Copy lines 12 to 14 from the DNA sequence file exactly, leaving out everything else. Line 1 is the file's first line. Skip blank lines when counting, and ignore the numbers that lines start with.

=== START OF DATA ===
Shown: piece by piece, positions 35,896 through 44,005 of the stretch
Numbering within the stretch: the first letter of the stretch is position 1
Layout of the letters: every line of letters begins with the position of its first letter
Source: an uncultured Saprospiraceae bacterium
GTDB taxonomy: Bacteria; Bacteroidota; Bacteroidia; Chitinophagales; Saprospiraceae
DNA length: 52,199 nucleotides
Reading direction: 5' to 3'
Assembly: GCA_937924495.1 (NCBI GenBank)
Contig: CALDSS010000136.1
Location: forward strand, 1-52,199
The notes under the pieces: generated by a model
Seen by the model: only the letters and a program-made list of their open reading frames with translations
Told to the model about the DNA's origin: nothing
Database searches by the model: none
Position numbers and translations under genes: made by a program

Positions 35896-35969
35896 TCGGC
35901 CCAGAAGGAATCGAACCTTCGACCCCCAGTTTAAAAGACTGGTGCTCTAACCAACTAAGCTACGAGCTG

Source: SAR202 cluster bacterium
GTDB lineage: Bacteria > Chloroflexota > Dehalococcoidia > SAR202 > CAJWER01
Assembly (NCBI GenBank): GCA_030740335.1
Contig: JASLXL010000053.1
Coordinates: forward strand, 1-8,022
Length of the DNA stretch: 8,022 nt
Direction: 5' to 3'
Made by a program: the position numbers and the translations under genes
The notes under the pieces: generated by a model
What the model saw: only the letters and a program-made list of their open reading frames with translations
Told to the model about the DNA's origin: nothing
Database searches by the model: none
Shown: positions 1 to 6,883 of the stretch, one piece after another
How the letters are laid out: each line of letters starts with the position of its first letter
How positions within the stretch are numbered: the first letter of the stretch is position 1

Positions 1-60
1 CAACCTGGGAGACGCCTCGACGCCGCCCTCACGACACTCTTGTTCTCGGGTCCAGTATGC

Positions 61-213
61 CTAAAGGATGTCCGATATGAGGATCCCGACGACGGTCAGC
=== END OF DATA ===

Seen by the model: only the letters and a program-made list of their open reading frames with translations
Told to the model about the DNA's origin: nothing
Database searches by the model: none